and had the little java applet showing the simulation of a bunch of objects departing a point in different directions, but arriving back there at the same time. This is essentially what prompted me to build the above equation: if period is a function of position and speed (and of course mass), then there should be an equation which gives us that.

    My idea for how to calculate the period of any elliptical orbit was to calculate the period of a circular orbit with the same specific orbital energy. It looks to me like specific orbital energy is dependant on the exact same things, no more, no less, as orbital period: distance, absolute velocity, and mass of the bodies. This makes me believe--please correct me if I'm wrong!--that there is a one-to-one mapping between orbital period and specific orbital energy. Thus, if you've calculated the orbital period for one orbit of energy [itex]\epsilon[/itex], you've calculated them all, right? This is the assumption upon which my equation is based...if the one-to-one mapping between specific orbital energy and orbital period is true, then I think my equation would work for calculating the period of any elliptical orbit.
  7. Apr 12, 2012 #6


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    The orbital period of an object can be expressed as [tex]T=2\pi\sqrt{\frac{a^3}{\mu}}[/tex]
    where a is the semi-major axis (see Wikipedia for example). This can be related to the orbital energy via [itex]a=\frac{-\mu}{2\varepsilon}[/itex] with the energy [itex]\varepsilon=\frac{v^2}{2}-\frac{\mu}{r}[/itex]. Putting everything together, I think you get your formula.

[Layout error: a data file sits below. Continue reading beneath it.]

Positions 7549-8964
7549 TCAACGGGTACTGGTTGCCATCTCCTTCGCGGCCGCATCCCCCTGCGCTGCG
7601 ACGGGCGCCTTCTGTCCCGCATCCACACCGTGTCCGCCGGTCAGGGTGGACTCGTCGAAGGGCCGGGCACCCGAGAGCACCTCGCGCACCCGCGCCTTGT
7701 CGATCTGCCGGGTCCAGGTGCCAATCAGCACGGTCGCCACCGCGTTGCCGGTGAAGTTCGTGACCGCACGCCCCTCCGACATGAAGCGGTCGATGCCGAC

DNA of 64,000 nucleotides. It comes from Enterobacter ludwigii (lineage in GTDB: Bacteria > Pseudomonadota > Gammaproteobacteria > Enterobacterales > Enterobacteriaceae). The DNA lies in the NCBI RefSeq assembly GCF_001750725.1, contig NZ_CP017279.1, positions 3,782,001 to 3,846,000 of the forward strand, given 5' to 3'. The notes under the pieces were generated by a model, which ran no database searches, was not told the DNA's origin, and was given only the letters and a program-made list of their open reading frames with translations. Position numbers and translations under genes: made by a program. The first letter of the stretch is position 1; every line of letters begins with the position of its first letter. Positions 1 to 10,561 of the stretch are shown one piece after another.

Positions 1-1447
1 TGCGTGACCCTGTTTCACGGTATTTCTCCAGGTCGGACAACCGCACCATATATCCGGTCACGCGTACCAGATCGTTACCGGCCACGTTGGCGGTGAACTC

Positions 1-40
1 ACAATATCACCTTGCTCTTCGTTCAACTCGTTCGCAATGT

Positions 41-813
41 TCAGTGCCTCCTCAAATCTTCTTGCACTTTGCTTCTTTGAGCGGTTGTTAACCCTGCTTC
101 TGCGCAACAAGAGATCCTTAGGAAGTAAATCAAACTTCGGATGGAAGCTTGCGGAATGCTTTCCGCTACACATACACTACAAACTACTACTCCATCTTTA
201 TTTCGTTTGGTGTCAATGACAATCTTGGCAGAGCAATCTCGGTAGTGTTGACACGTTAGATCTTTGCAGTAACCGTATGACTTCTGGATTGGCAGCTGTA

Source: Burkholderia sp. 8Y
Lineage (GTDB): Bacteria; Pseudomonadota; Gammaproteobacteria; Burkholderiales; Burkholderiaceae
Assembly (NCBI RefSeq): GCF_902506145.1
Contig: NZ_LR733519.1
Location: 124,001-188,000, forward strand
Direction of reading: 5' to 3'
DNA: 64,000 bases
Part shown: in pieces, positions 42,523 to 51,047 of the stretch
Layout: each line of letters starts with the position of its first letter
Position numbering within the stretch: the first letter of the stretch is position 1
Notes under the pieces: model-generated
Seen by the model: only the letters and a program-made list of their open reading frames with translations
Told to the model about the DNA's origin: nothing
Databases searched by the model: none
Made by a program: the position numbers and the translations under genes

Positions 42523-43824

8. Apr 12, 2012 #7


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    Yes, your formula works and it does eliminate the need to calculate the semi-major axis.

    I would note one thing. The geocentric gravitational constant (mu) is just G * M, with M being the mass of the Earth and G being the universal gravitational constant.

    You're interested in the motion of orbiting objects, and you only need the acceleration due to gravity to figure that out (and since F=ma, all objects accelerate at the same rate regardless of their mass).

    That's also why specific energy (actually, specific energy per unit of mass) is used instead of your actual energy level (which does require mass).

    Your mu works for a satellite, since the mass of the satellite is miniscule compared to the mass of the Earth, but the mass of the satellite really shouldn't be there.
  9. Apr 13, 2012 #8
    I see what you are trying to do Cephron, but there is no need to derive a new equation. The correspondance between orbital period of an elliptical orbit and specific orbital energy is already established through this other eqn. for total specific orbital energy, e .....

    e = -u / 2a ....where a is the semi-major axis.

    And since by Kepler's law the Period squared must be proportional to semi-major axis cubed, then the period must also be proprotional to 'e'.

    Again , I don't think so. The reason is because in your derivation you constrained the velocity to a circular orbit, using v = sqrt(-2Gm/r), . However, for elliptical orbits the velocity goes as the more general vis-viva equation which is different and must include the semi-major axis....see here...(first equation at top of page)..

    However, I could be wrong; I haven't done the substitution to see how it comes out.
    Sorry it took so long to respond..

    Last edited: Apr 13, 2012